Skip to main content

Stone Roses wanna be adored again

By Paul Stokes, for CNN
updated 10:50 AM EDT, Wed October 19, 2011
All smiles: John Squire, Mani, Ian Brown and Reni of The Stone Roses pose together to announce their comeback dates.
All smiles: John Squire, Mani, Ian Brown and Reni of The Stone Roses pose together to announce their comeback dates.
  • Influential British rock band The Stone Roses to reform after 15-year hiatus
  • Music writer says group will want gigs to improve The Stone Roses' legacy
  • Paul Stokes says older groups allow fans to experience better quality music
  • But he says reformed acts are in danger of soaking up much of the live market

Editor's note: Paul Stokes is in charge of "Q" magazine's digital output, including editing and is a sometime presenter on Q Radio. He was previously Associate Editor at NME and is the author of the Wit & Wisdom Of The Brothers Gallagher.

(CNN) -- Influential British rock band The Stone Roses announced on Tuesday they will reform for several concerts next year after a 15-year hiatus.

The big question is: Will they be any good? I've certainly got high hopes for the reunion shows.

One thing the Manchester band -- noted for their mix of psychedelic rock and dance rhythms -- always prided themselves on was their ability as musicians and John, Reni and Mani were a very tight unit live.

Those three in particular will want to make sure the gigs are as tight and musically stunning as possible, not only for their own reputations, but to improve The Stone Roses' legacy. Those of us who saw them at Reading 1996 (without Squire and Reni, who had left by then) were horrified by the extremely poor show the band called The Stone Roses put on. I couldn't stand it and had to leave early.

Watch The Stone Roses' press conference

These shows will have to be good to erase that stain. There's always a bit of a question about Ian Brown's tuning, but that's almost part of his charm as a frontman. He's good on vibes.

Paul Stokes
Paul Stokes

The issue of whether it's right for old bands to attempt to recreate their glory days depends on the context. Bands who have reached their peak fade away and then comeback tend to do themselves no favors. But when there is unfinished business -- for example when Blur fell out with Graham Coxon in 2000 it didn't feel like a fitting end for such a seminal band -- reunions give the fans what they want: a chance to see a band one more time and a better end to their relationship with that group.

Watch the band in their heyday

When the fans aren't interested, or bothered, then you know it's just for the money and it's just sad. I think The Stone Roses had a lot of unfinished business.

In an era where music is consumed so quickly, the return of older bands does give fans a chance to experience something a bit more substantial and emotionally satisfying than contemporary acts; it's harder to have that kind of relationship with a band who are old hat after just one single.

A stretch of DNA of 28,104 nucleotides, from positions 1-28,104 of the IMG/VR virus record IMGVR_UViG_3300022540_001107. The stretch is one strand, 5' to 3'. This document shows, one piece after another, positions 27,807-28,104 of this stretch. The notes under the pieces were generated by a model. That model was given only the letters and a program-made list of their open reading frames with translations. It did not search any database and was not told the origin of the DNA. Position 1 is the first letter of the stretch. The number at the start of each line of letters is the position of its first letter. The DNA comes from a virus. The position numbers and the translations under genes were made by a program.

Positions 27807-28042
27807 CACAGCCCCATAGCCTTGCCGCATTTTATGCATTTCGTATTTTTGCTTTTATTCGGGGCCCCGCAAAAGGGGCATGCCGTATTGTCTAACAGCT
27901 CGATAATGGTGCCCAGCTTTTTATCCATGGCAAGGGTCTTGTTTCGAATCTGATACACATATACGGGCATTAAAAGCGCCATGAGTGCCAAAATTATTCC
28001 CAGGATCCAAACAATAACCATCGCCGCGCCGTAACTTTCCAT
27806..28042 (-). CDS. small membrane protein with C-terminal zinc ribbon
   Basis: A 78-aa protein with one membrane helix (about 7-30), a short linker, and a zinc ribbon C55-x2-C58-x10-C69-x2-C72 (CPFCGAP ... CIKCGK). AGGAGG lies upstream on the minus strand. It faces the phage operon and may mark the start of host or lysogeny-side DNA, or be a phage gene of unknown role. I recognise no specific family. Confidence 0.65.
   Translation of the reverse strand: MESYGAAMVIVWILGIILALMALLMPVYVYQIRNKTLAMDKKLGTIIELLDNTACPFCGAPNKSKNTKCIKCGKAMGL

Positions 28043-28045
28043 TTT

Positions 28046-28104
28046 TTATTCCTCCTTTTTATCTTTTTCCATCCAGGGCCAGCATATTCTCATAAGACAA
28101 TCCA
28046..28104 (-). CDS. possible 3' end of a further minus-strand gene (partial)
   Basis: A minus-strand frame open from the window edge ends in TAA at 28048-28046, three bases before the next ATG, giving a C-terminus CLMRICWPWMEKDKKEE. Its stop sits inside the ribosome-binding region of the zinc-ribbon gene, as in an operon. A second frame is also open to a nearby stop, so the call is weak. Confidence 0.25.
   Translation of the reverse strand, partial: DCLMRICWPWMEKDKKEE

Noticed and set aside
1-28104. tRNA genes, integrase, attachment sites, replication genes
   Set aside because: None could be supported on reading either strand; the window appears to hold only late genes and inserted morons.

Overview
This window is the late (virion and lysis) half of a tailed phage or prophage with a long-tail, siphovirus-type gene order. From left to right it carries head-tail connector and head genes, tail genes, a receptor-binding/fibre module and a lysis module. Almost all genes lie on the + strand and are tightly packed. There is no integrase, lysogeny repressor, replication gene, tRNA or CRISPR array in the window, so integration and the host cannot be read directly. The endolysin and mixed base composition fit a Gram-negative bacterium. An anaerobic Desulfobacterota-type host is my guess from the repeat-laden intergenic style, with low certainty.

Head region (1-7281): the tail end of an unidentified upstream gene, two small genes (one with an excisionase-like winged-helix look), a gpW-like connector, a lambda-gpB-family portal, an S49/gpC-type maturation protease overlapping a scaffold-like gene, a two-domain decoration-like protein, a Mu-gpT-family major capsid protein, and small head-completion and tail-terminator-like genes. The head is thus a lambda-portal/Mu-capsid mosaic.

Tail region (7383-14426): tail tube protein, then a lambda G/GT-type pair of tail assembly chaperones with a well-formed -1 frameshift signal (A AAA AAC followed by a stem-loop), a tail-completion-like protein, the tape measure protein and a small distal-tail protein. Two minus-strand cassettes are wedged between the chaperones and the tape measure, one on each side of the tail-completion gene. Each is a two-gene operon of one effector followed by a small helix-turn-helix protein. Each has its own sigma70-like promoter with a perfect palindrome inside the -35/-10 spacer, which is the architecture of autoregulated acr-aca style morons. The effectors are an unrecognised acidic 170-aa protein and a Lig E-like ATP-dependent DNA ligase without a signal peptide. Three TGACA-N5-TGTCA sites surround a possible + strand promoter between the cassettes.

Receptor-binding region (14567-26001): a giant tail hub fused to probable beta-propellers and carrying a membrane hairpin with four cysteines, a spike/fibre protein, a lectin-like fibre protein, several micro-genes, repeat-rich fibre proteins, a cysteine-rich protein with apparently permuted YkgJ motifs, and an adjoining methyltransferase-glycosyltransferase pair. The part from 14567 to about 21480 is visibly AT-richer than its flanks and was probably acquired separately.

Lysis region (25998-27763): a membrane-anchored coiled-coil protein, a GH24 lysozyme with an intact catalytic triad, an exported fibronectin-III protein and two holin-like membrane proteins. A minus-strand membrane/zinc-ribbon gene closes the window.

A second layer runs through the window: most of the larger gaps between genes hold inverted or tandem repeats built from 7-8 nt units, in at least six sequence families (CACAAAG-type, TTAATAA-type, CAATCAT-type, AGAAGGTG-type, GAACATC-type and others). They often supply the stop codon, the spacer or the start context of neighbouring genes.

However it does make it harder for bands to progress their careers, if reformed acts are soaking up a lot of the live market for example. For example very few new bands who emerged in the last 10 years have been trusted to headline a major summer festival, organizers will not take a gamble on new talent, if there's a sure-thing reunion lurking around.

It's a tough balance, but it's reflective of most people's record collections -- a mix of old and new music.

So we'll have to see if there is an artistic justification for a resurrected Stone Roses. Blur in 2009 in particular felt justified, not only because we got to see how a artistically mature Damon Albarn and Coxon would perform together live -- rather than going mental as they did a bit in the early days -- but they also recorded the single "Fools Day" which was a welcome addition to the Blur catalog, and their Glastonbury performance was one of their greatest in that festival's already esteemed history.

Part of complete coverage on
updated 10:26 AM EST, Wed February 6, 2013
Advocates say the exam includes unnecessarily invasive and irrelevant procedures -- like a so-called "two finger" test.
updated 7:09 PM EST, Tue February 5, 2013
Supplies of food, clothing and fuel are running short in Damascus and people are going hungry as the civil war drags on.
updated 1:01 PM EST, Wed February 6, 2013
Supporters of Richard III want a reconstruction of his head to bring a human aspect to a leader portrayed as a murderous villain.
updated 10:48 AM EST, Tue February 5, 2013
Robert Fowler spent 130 days held hostage by the same al Qaeda group that was behind the Algeria massacre. He shares his experience.
updated 12:07 AM EST, Wed February 6, 2013
As "We are the World" plays, a video shows what looks like a nuclear attack on the U.S. Jim Clancy reports on a bizarre video from North Korea.
The relationship is, once again, cold enough to make Obama's much-trumpeted "reset" in Russian-U.S. relations seem thoroughly off the rails.
Ten years on, what do you think the Iraq war has changed in you, and in your country? Send us your thoughts and experiences.
updated 7:15 AM EST, Tue February 5, 2013
Musician Daniela Mercury has sold more than 12 million albums worldwide over a career span of nearly 30 years.
Photojournalist Alison Wright travelled the world to capture its many faces in her latest book, "Face to Face: Portraits of the Human Spirit."
updated 7:06 PM EST, Tue February 5, 2013
Europol claims 380 soccer matches, including top level ones, were fixed - as the scandal widens, CNN's Dan Rivers looks at how it's done.
updated 7:37 AM EST, Wed February 6, 2013
That galaxy far, far away is apparently bigger than first thought. The "Star Wars" franchise will get two spinoff movies, Disney announced.
updated 7:27 PM EDT, Fri July 25, 2014
It's an essential part of any trip, an activity we all take part in. Yet almost none of us are any good at it. Souvenir buying is too often an obligatory slog.